First, you need unshield from http://synce.sourceforge.net/synce/unshield.php

If you use debian, apt-get install unshield as root should do the trick.

  • Create a directory for fs2_open, say, /usr/local/games/fs2_open
  • Use unshield to extract the files from data1.cab (on the first cd):
 ~# unshield -d /usr/local/games/fs2_open -g "Basic Install Files" -L -j x data1.cab
 ~# unshield -d /usr/local/games/fs2_open -g "Intel Anims" -L -j x data1.cab
 ~# unshield -d /usr/local/games/fs2_open -g "Music Compressed" -L -j x data1.cab
 ~# unshield -d /usr/local/games/fs2_open -g "High Res Files" -L -j x data1.cab
 ~# unshield -d /usr/local/games/fs2_open -g "High Res Files" -L -j x data1.cab
 ~# unshield -d /usr/local/games/fs2_open/data/players -g "Hud Config Files" -L -j x data1.cab
  • From the second CD, get the vp files and the movies files (not sure if the mve file are needed, you'll need the avi ones if you want the movies):
 ~# cp -v *.vp /usr/local/games/fs2_open
 ~# mkdir -p /usr/local/games/fs2_open/data/movies/ && cp -v *.MVE /usr/local/games/fs2_open/data/movies/
  • From the third CD, get the movies files:
 ~# cp -v *.MVE /usr/local/games/fs2_open/data/movies/
  • Now make sure everything is lowercase :
 <tt>~# find /usr/local/games/fs2_open/ | rename -v 'y/A-Z/a-z/'

Using the source

CVS Checkout

Before you begin, make sure you are situated in a a directory where you have write permissions. Your /home/user/ directory is pretty much a sure bet. I recommend that you create a permanent /home/user/src directory from which you run the CVS command, this way CVS will only update the files changed the next time you download the source and it's always nice to have things organized.

Now get the source. Run from a terminal:

cvs -d:pserver:anonymous:[email protected]:/home/fs2source/cvsroot login

and then

cvs -z3 -d:pserver:[email protected]:/home/fs2source/cvsroot co fs2_open

The first cvs command tells the CVS tool to first use a password file for authentication (pserver), that you are user "anonymous" with the password "anonymous" who wants to access warpcore.org's CVS repository "/home/fs2source/cvsroot" and login. The second command tells the CVS server on which we are now connected to that we want to checkout (co) the fs2_open module.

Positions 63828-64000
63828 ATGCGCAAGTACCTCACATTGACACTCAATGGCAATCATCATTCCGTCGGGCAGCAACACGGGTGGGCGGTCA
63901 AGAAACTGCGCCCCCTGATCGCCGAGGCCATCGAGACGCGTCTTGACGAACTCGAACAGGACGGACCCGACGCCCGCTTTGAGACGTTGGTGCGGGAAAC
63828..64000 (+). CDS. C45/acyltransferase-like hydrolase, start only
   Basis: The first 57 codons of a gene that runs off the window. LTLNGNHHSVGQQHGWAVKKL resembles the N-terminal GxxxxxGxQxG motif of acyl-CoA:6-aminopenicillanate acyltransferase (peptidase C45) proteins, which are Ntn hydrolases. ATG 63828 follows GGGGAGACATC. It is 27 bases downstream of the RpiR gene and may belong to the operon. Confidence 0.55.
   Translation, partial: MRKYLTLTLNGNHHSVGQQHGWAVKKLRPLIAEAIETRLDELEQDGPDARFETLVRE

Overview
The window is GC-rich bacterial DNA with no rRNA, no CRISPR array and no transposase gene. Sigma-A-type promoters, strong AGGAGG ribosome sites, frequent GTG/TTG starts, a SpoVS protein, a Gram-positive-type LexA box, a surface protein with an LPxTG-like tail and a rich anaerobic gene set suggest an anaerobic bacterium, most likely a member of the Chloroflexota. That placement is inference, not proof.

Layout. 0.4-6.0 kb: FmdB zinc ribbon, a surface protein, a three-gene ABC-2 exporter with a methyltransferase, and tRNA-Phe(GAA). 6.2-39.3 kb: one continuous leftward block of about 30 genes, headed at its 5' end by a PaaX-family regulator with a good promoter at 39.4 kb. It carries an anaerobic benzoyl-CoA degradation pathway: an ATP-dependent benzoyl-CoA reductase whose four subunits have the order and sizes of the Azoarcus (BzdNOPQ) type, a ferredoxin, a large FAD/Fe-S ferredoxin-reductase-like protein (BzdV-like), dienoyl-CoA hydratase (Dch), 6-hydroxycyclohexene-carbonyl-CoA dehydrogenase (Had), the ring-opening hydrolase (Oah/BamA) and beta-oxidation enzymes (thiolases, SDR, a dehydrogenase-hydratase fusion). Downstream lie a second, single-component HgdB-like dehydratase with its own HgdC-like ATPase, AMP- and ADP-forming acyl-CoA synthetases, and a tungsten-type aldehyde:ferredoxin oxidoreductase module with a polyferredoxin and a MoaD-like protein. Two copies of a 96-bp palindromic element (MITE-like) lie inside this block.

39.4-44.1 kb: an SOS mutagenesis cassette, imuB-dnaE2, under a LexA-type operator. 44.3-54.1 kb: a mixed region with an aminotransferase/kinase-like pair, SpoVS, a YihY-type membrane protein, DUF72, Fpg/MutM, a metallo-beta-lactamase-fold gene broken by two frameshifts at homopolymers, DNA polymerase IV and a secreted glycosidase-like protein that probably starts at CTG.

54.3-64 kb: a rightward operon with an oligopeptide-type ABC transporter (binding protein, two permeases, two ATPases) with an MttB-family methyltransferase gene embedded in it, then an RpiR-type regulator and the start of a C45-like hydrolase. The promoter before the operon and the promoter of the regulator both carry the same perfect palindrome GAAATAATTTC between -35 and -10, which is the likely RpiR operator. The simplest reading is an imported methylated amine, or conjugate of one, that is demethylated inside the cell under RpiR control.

CVS Checkout and Update Script

The code on CVS is in a constant state of change, and bugs that exist one day may be gone the next. Because of this, you'll want to occasionally update to a newer version and recompile. Running those cvs commands will fast grow to be a pain, so this little script was created to make your life easier. This script will checkout fs2_open if it can't find a fs2_open directory and update fs2_open, if it finds it. The script will run until a successfull checkout or update has been achieved. Copy and save this to a suitably named file like "get_fs2_open", and make it executable with the command, chmod +x <name of file>

#!/bin/bash
# CVS Checkout and Update Script for fs2_open
CVS_LINE="cvs -d:pserver:anonymous:[email protected]:/home/fs2source/cvsroot" # The cvs command
if [ "$UID" = 0 ]; then # check if user is root, and if so, echo a warning.
	echo "You are root. If this is a checkout, all files \
	will be created with root as the owner."
	sleep 3
fi  
if [ -e ./fs2_open ]; then # check if directory fs2_open exists
	echo "Found fs2_open, We are updating an old checkout."
CVS_ATTEMPT=0 # This updates the checkout.
until [  $CVS_ATTEMPT = 1 ]; do
	$CVS_LINE login && \
	$CVS_LINE update fs2_open && \
	let CVS_ATTEMPT=1
done
else
	echo "No fs2_open found, This is a new checkout."
CVS_ATTEMPT=0 # This creates a new checkout.
until [  $CVS_ATTEMPT = 1 ]; do
	$CVS_LINE login && \
	$CVS_LINE co fs2_open && \
	let CVS_ATTEMPT=1
done
fi

Pre-Compile Configuration

Before you compile you need to configure it for your system. Run from In the directory you ran the CVS command from, a new directory will appear, namely fs2_open. If your fs2_open is a completely new checkout, you will first need to run the autogen.sh script. Run from inside your newly created fs2_open directory:

./autogen.sh

autogen.sh is a script that will generate the required makefiles. You will see alot of "checking for this" and "checking for that", this is actually the "configure" script (which can be run with ./configure if you need to change the options) examining and configuring fs2_open for your system.